No, not “Juliet”, juillet. French for “July”.

Donna Vorreyer asked us (well, there were two prompts this week, but I’m going with #47, not #48) to pick a number that was significant in our lives, Wiki it, and work some of the newly discovered information into a poem. I picked “19”, as it was (one of) the most formative year(s) of my life. I lived in France the summer I was 19, in the 19th arrondissement of Paris; if I had to point to one experience where I really feel like I grew into myself and my life as a result, it would be that summer. 19 is the minimum number of hexagons in a “magic hexagon”; a prime number; the size of the grid for a go board; minimum smoking age in many parts of the US (and drinking age in parts of Canada); the department of Corrèze’s code in France; disputably the average age of soldiers killed in Vietnam; the number of angels guarding hell in Islam; and of course, the last year you can call yourself a teenager.

I think that’s everything I worked in. Anyway, it is a time full of memory.


There is nothing quite like being nineteen
having your own apartment in Paris
playing zouk and static on the radio by the window
watching the grandmothers hang laundry out to dry
and the evening dripping stains down the stucco walls

there is nothing quite like
eating tartines on the terraces of La Villette or
crossing the spider bridge to sibylline temples in the park
scrabbling down the steep sides of the Canals to
throw stones and smoke cloves
coming home at ungodly hours in the last summer of
this one definable youth

there is nothing quite like
lying entwined while a troop of wary angels gaze down
on sinful affairs with boys who kiss their consonants
who run indivisible hands along your back while
offering to drive to Corrèze for the weekend
to the heart of this magic hexagonal country that is
beating slowly and filling you with the end of blood

there is nothing quite like
thinking about how this all came about with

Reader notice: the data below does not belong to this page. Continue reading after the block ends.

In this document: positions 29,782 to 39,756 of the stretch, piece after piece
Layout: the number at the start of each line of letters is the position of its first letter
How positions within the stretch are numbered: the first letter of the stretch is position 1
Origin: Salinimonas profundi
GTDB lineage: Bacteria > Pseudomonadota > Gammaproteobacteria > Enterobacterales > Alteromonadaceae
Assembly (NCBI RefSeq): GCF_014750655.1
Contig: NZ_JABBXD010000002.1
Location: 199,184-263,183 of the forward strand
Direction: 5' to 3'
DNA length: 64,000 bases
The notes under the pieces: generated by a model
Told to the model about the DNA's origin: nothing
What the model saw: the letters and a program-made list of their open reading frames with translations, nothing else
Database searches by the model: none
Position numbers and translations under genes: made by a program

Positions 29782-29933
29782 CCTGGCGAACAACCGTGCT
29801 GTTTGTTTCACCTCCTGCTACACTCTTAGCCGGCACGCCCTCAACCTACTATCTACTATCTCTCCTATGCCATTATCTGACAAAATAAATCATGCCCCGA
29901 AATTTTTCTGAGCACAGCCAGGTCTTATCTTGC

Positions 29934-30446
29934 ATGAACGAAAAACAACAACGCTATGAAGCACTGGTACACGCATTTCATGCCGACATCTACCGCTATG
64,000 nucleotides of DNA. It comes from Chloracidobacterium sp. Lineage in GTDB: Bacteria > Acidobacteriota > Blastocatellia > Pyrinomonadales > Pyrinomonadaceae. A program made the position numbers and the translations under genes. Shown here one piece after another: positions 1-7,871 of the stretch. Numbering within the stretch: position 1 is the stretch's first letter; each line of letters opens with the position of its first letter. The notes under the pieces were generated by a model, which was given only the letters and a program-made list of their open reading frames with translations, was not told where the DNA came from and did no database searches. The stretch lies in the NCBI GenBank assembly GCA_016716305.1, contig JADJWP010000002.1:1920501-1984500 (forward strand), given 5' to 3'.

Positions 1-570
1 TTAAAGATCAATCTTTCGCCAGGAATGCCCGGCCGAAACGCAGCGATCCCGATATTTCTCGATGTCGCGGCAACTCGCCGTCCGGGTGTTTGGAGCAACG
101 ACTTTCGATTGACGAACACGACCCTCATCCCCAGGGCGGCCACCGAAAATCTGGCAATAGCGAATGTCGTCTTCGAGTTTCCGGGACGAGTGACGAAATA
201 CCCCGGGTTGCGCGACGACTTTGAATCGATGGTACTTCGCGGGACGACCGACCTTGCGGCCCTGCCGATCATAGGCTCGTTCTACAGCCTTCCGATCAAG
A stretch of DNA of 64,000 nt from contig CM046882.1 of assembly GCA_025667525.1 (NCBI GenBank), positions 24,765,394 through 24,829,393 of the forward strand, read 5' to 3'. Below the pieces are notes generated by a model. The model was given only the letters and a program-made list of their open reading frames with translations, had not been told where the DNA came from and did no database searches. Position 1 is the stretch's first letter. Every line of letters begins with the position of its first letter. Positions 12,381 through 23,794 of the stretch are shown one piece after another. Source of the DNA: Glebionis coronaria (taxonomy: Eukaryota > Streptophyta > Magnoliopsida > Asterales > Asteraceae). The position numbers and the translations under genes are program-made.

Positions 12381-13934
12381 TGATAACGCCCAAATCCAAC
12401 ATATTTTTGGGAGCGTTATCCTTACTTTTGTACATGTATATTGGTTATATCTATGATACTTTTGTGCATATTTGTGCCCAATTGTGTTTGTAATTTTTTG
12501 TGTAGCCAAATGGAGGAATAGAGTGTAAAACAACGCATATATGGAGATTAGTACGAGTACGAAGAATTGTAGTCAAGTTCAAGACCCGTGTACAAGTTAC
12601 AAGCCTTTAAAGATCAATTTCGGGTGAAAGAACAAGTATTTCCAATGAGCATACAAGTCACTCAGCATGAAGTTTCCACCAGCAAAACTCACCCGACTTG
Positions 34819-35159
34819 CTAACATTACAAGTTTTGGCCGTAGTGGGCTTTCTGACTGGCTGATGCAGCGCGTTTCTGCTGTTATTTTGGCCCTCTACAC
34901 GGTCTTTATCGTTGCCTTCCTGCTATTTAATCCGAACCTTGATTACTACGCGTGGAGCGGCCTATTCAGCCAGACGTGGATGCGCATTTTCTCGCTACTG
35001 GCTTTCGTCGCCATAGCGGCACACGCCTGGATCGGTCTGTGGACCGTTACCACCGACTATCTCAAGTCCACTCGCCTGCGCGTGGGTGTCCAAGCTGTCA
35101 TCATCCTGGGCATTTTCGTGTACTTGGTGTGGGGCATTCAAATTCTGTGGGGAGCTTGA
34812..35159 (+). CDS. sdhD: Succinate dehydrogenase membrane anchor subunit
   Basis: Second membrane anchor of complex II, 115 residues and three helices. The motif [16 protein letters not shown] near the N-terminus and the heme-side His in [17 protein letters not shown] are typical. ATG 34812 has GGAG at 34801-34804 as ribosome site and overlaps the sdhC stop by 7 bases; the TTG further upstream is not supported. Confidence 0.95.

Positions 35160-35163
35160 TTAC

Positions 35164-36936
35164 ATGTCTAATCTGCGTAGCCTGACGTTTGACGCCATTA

the careful placing of opportunities one at a time
in a slow outward spiral and thinking about how
another time another place maybe
you could be dead or wounded or full of misfortune
and at least unaware of this beauty that is
asymmetrical from beginning to end

there is nothing quite like it at all.

13 thoughts on “Juillet

  1. msearthsnake says:

    pretty cool

  2. vivinfrance says:

    I enjoyed the prose almost as much as the poem, and echoes of Paris most of all.

  3. Carol Steel says:

    Lovely, full of gorgeous images.

  4. For some reason, this calls to mind the film Exils for me. Absolutely lovely!

  5. brian says:

    nineteen in paris wow that is an adventure itself…i dream of paris…your imagery and weaving of story is nice but your last stanza…the circumstances coming together…that is reality for me…because it happens and often we dont notice…i am glad you do

  6. Victoria says:

    This is crazy…I lived in the 19eme arrondissement for a summer in 1971 or was it 72 before spending a year in Brittany. On Rue Phillipe de Girard…in a convent. Ha! Bet my experience was a bit different from yours. Took the Metro in to Alliance Francais.

  7. Pat Hatt says:

    Last year you can call yourself a teenager, haha sure in most cases that might be a good thing. Truly wonderful verse, you convey Paris throughout so well.

  8. Mohana says:

    Wow! This is so excellently beautiful…makes me wish to go to Paris…*sigh*

  9. rallentanda says:

    No… there is nothing like being young in Paris except being any age in a tropical paradise:)

  10. Sheila Moore says:

    wonderful memories – thanks for sharing them with us :)

  11. siubhan says:

    aiii, this gives me a hard dose of wanderlust. you paint the paris instants so beautifully….

  12. Mark: thanks, glad you liked it!
    mse: it was, living it. :)
    viv: I can’t even express how much I miss Paris. It’s been almost five years since the last time I was there, and I’m seriously thinking that this coming year, I need to make a voyage happen. (In the intervening years, I’ve been settling for Diet Paris, which is, Montreal.)
    Carol: thank you!
    Rachel: I don’t think I’m familiar with that one, will have to check it out…
    Brian: looking back on it now, I almost feel like I should have made it more of an adventure than it was. I’m still not sure, in the bones of my bones, why I came back at all.
    Victoria: no way! I was living on the La Villette side, on Blvd. Jean Jaurès, near Laumière. And then a little while later I went to Brittany for a week to do thesis research. Parallel lives, eh? Though yes, I didn’t have the convent part.
    Pat: it sounds better to say “I lived in Paris when I was a teenager” than “I lived in Paris when I was 20”, I think. ;)
    Mohana: it’s never too late to live the dream…
    Rall: well, now that I’ve gotten a taste of Rio and Buenos Aires, that’s the next step. Woo!
    Sheila: thank you for reading them. ^_^
    Siubhan: it did that for me too. Now that it’s colder and darker round these parts, I desperately want to travel again, even though I just came back from a journey.

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